Knee is a writer, musician and vintage clothing expert. He runs the @sceneinbetween Instagram account, one of a number that collate photos from the 1980s indie era, including @theindependentrepository and @facingproblem. (@facingproblem is the work of Abidzan Hermawan, based in Jakarta. For the past two decades, Indonesia has been home to a music scene influenced by 1980s British alternative music.) Back then, the word ‘indie’ signalled a practical, economic independence from the music industry. It denoted alienation from mainstream music, and sheltered a wide range of guitar-oriented music styles. The term wasn’t just another synonym for mainstream rock, as it is today.
The mid-1980s was a time of rich regionalism for kids into that sort of music. In the US there were the fast and angry sounds of hardcore in Washington DC. California had the ‘paisley underground’—a jangly, melodic style influenced by their contemporaries R.E.M. in Athens, GA, and 1960s records by groups such as The Byrds. In Olympia, WA, you could find the first stirrings of grunge and riot grrl. Texas gave the world the Butthole Surfers, a group of acid-addled absurdists. In the UK, there were The Jesus and Mary Chain from Glasgow—their pop melodies lost in a blizzard of feedback—and the gentle sounds of Tallulah Gosh from Oxford and Dolly Mixture in Cambridge. Spacemen 3, from Rugby, declared that they were going to sit out the Thatcher 1980s and “take drugs to make music to take drugs to.” McCarthy, who came from Barking, wrote catchy songs about overthrowing the banking system, while Birmingham’s Felt made elegant, wistful records with titles such as ‘All the People I Like are Those That Are Dead’ and ‘Don’t Die On My Doorstep.’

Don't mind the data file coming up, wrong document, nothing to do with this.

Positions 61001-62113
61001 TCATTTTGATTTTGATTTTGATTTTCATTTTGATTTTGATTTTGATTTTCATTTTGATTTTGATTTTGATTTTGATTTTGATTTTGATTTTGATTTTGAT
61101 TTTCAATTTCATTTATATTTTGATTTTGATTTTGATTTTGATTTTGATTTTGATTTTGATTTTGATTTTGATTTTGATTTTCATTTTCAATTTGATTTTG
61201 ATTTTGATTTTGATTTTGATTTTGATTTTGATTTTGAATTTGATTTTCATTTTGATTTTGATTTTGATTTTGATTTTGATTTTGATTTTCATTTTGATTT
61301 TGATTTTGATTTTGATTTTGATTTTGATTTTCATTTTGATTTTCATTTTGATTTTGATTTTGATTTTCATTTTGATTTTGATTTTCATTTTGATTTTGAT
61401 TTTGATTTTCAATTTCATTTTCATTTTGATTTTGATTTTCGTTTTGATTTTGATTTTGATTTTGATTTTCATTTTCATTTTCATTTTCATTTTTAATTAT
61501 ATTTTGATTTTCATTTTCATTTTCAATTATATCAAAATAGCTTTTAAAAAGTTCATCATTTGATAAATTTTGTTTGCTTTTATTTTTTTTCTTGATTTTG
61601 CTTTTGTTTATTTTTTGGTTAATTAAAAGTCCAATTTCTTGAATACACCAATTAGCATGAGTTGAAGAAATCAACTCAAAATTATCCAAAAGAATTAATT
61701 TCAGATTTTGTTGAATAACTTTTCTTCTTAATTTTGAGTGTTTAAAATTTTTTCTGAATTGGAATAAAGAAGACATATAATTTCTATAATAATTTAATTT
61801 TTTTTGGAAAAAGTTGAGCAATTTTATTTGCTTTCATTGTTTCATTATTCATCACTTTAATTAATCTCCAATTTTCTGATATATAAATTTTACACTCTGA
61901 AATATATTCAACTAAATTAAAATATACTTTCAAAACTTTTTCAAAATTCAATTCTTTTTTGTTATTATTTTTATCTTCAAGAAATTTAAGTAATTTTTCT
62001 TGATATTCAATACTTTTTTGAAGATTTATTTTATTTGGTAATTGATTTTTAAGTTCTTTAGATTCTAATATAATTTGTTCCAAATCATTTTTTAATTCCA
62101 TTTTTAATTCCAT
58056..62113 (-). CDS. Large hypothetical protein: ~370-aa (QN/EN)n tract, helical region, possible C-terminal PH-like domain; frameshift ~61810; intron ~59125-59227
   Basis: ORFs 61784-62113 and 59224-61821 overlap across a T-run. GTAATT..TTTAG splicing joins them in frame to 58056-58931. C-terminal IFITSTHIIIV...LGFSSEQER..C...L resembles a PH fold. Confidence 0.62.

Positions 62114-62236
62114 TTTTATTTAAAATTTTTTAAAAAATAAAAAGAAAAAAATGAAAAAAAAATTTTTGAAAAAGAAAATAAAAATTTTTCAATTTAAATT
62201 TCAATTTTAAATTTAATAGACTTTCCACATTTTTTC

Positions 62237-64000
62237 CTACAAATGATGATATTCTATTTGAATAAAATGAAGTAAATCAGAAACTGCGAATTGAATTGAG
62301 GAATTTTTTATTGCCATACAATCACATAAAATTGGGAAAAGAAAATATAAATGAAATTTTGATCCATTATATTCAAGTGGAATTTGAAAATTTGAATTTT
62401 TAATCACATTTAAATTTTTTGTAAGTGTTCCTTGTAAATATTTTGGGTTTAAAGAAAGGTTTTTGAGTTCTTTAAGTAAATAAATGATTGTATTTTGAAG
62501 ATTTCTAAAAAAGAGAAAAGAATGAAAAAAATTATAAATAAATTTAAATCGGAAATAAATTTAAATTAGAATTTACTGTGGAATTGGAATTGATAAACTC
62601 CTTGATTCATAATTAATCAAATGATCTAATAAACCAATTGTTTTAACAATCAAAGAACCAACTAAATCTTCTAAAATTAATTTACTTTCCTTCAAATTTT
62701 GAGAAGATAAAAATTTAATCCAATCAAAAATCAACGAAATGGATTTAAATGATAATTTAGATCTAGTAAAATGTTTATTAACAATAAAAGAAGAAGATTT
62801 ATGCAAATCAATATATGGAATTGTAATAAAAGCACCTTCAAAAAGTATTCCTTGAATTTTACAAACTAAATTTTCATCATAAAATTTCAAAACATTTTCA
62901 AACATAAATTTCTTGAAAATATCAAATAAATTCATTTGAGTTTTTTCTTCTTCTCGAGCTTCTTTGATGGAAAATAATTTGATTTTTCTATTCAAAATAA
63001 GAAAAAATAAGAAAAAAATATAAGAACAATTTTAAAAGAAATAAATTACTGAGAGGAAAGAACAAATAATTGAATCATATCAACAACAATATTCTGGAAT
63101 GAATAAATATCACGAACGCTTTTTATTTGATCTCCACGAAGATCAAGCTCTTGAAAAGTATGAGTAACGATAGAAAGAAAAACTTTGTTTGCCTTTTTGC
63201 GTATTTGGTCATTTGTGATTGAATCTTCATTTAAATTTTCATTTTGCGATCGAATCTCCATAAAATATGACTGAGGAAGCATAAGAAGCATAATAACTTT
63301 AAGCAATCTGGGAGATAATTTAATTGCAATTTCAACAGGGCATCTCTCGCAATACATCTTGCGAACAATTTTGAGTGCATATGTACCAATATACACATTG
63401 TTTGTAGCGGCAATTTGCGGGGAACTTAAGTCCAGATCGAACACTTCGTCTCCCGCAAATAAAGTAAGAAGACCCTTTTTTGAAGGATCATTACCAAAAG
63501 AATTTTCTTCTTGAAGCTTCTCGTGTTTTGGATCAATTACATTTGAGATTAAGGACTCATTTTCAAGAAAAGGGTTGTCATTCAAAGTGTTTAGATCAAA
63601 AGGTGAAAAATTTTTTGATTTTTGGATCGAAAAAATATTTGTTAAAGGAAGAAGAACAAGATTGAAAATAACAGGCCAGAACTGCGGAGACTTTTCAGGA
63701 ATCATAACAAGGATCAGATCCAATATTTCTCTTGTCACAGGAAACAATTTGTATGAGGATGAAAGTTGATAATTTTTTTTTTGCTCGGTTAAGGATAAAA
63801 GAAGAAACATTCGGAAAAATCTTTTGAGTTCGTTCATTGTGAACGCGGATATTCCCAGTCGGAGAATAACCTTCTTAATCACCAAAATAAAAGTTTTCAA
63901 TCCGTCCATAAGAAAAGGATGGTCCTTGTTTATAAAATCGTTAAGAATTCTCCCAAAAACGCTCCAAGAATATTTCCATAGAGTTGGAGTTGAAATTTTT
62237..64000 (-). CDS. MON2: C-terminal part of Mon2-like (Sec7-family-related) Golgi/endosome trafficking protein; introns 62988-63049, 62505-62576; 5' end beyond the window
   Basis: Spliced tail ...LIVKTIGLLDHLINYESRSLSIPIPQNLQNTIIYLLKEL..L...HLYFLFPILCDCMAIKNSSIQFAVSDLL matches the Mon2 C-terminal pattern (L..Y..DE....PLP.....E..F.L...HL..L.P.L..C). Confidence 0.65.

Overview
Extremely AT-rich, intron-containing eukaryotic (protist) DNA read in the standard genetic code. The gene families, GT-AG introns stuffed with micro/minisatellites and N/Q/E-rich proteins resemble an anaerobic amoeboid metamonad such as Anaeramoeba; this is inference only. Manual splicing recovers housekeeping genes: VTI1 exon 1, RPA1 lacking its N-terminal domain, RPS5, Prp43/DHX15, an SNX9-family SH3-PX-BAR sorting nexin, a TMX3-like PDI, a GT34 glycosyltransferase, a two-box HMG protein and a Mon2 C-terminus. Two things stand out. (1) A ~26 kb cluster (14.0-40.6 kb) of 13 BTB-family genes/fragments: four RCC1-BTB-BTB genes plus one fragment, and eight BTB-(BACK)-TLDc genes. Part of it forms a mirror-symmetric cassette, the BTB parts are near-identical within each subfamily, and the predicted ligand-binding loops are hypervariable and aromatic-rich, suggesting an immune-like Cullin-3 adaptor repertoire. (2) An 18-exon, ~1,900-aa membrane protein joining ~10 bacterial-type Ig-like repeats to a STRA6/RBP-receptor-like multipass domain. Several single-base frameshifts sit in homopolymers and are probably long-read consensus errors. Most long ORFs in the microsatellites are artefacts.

Knee’s books are valuable documents of clothing styles. In A Scene In Between USA many of the looks hark back to previous decades. By-and-large they are modest and plain, oriented around workwear. You see 501s, denim jackets and plaid shirts layered over band t-shirts. (Always current groups and worn out of support, not irony or to signal hipster connoisseurship.) Sometimes these are customized with preppy items such as old varsity sweaters, sports blazers and baseball jackets. Hair is kept severe at the start of the 1980s, and grows long by its end. Almost everyone wears Converse.